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Speculative fiction writer, wife, mum, gamer, and adventure seeker who just wants some sleep. She lives in sunny Queensland, but often fantasises about snow capped mountains in cooler climates.

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NYC Midnight 250 Word Microfiction Challenge 2022

Thursday, January 12, 2023 by Sarah Hegerty

Image by Gerd Altmann from Pixabay 


The results from another NYC Midnight challenge have come in and it seems I have landed myself the first Honorable Mention spot, again. This time the competition was only taking the top 10 through to the next round, whereas the other times it was the top 15. So, I guess in a way I have still improved because the Honorable Mention is like an 11th instead of a 16th, but still, missing out by one place, again. It feels like I'm so close, yet so far! I'll just keep working on improving my writing. Not there yet! Good thing they provide feedback and you're not left in the dark wondering what you didn't manage to get right.



Anyway. This time I was given 24 hours to write a ghost story that had to have the action 'turning off an engine' and the word 'seem' in it and be no more than 250 words. Given that Horror is a separate genre in the competition, and the way they defined the ghost genre seemed to be a sub-set of the horror genre, I was struggling with how the genre was supposed to be written. I had a few ideas where the ghosts wouldn't be scary at all. And in the end, I don't think my ghost was really that scary at all, but then I don't think I'm very good at writing scary things anyway. But I had a crack at it anyway. Here's my story. (I'll update this post with the general idea of the feedback I get once it comes through).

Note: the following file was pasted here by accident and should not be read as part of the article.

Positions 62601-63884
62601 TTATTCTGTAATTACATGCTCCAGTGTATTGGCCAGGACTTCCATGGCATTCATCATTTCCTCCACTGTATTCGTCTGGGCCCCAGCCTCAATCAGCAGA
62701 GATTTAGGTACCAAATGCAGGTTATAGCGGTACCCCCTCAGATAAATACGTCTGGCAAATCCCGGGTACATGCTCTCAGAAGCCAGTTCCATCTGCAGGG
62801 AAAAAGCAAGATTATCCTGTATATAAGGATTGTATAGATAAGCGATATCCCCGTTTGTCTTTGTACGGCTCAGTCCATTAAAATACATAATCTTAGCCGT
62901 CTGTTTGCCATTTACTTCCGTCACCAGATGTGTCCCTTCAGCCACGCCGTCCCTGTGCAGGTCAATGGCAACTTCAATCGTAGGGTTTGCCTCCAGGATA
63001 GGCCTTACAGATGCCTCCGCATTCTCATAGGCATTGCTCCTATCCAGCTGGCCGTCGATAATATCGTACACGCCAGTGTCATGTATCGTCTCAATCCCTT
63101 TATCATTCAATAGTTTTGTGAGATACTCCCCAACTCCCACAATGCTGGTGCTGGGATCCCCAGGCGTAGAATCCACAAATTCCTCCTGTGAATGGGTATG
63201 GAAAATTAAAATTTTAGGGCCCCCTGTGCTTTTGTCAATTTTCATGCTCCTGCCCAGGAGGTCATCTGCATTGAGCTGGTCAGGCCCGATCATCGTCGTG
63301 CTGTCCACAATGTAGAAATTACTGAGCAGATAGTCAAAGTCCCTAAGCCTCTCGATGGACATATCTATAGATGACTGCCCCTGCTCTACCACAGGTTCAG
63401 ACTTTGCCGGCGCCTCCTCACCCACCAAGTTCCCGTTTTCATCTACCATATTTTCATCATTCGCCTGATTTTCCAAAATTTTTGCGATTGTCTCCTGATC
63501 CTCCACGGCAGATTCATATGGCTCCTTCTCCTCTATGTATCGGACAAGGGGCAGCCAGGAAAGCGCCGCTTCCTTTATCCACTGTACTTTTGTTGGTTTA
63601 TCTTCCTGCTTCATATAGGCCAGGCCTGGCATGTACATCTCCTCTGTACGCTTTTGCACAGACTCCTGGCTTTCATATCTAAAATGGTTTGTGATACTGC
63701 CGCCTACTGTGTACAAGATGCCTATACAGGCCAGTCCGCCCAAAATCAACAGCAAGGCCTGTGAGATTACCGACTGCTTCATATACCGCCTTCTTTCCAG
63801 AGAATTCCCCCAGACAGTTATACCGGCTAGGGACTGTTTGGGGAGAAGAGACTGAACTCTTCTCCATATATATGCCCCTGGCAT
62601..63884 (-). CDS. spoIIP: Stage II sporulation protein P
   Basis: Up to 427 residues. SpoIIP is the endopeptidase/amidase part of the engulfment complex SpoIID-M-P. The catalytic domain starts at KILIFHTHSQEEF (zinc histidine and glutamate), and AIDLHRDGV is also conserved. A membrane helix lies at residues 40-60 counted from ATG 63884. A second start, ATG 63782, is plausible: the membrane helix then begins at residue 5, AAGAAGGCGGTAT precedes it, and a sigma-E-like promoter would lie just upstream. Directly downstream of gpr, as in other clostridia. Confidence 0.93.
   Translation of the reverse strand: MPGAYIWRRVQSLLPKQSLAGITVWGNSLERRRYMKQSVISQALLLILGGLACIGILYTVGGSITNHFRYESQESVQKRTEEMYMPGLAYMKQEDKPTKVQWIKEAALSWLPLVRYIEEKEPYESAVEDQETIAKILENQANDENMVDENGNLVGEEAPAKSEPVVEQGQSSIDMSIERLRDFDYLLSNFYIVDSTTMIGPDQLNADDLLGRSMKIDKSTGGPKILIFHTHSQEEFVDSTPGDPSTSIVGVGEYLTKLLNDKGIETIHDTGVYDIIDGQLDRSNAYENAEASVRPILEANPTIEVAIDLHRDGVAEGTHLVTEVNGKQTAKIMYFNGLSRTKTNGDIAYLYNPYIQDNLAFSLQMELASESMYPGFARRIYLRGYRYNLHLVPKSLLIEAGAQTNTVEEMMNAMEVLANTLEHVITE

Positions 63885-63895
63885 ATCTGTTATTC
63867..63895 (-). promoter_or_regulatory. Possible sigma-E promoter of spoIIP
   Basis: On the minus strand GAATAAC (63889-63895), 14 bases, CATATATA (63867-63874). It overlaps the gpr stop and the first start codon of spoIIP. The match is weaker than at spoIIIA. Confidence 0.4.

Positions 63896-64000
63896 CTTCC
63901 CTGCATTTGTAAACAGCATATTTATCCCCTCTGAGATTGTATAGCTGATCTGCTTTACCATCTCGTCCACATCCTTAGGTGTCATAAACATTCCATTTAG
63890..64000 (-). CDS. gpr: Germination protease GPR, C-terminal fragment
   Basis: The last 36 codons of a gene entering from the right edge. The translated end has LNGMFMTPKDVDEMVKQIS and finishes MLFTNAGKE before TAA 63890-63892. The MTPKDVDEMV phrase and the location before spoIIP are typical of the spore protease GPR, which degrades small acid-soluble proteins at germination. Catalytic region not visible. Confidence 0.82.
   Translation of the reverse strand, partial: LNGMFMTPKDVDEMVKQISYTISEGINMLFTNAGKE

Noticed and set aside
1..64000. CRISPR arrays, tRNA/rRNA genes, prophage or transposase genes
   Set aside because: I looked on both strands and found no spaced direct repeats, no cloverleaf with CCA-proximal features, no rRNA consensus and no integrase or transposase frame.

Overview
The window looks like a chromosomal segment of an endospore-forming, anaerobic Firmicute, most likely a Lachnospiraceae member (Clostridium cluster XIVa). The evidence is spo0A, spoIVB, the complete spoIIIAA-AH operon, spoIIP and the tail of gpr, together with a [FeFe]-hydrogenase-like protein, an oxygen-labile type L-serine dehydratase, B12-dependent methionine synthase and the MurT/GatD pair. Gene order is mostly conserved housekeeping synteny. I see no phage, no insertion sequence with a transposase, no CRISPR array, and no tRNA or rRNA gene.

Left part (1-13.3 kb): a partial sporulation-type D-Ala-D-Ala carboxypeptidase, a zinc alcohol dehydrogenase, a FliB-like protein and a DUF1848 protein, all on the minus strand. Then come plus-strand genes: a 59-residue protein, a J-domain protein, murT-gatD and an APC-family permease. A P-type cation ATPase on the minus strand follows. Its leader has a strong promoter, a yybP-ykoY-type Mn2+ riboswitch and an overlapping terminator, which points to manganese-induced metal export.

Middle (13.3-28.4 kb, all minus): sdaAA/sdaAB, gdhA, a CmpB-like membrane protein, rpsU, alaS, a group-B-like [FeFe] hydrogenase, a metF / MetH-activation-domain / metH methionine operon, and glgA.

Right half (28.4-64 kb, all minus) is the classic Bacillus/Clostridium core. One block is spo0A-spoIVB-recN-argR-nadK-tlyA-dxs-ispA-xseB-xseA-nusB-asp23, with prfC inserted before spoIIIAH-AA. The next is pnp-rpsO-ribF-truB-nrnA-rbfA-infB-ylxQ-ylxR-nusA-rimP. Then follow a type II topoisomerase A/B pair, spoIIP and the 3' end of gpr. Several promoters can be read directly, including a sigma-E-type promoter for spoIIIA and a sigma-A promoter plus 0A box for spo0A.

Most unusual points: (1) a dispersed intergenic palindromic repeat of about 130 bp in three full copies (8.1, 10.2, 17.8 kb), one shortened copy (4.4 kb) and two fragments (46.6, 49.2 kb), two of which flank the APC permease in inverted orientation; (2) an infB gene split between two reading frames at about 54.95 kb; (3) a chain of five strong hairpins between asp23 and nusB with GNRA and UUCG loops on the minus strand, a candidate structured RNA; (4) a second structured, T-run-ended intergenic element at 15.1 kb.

The Escape


Holy sweet mother of improbability. It worked.

Eyes glued to rear-view mirror. Foot planted on accelerator. SUV roars down deserted road. Can’t believe it was as easy as swiping the guard’s ID and walking out the front of the prison gate like I worked there—like they hadn’t considered the possibility.


Not stopping.

Wasn’t a person. There’s no one around—it’s late. And if it was a person, someone else will help them.

Eyes shift to road—fixate on white lines retreating beneath the car.

They’ll be fine.

“But I’m really not.”


Heart slamming against breastbone, crushing pain. Involuntarily jerk the wheel. Car lunging toward guard rail. Foot slamming brake. Turning off an engine—the engine. Silence.

Translucent woman in passenger seat. Hallucination? A chill.

“What the—”

“I could say the same thing.” She glares at me. Brutal. Unforgiving.

“You’re a—”

A grin. A trickle of blood oozes from her mouth. “That hurt.” A quick wrist flick engages the central locking mechanism. Her disposition sours. A snarl. “You didn’t stop.”

“I couldn’t!”

How can I explain?


A pause. Contemplation?

“I’d be sent back to prison!”

“Better than dead!”

“Well…only sort of dead, right?” You’re still something. Something I need to get away from.

Reef the handle. Nothing. Pound the window. Hopeless. No escape. Trapped in a new prison. Heartbeat galloping.

“Still. Dead. It would seem.”

I stop. Watch her eyes calculating. I messed up.


“I bet you are.”

She lunges. I close my eyes.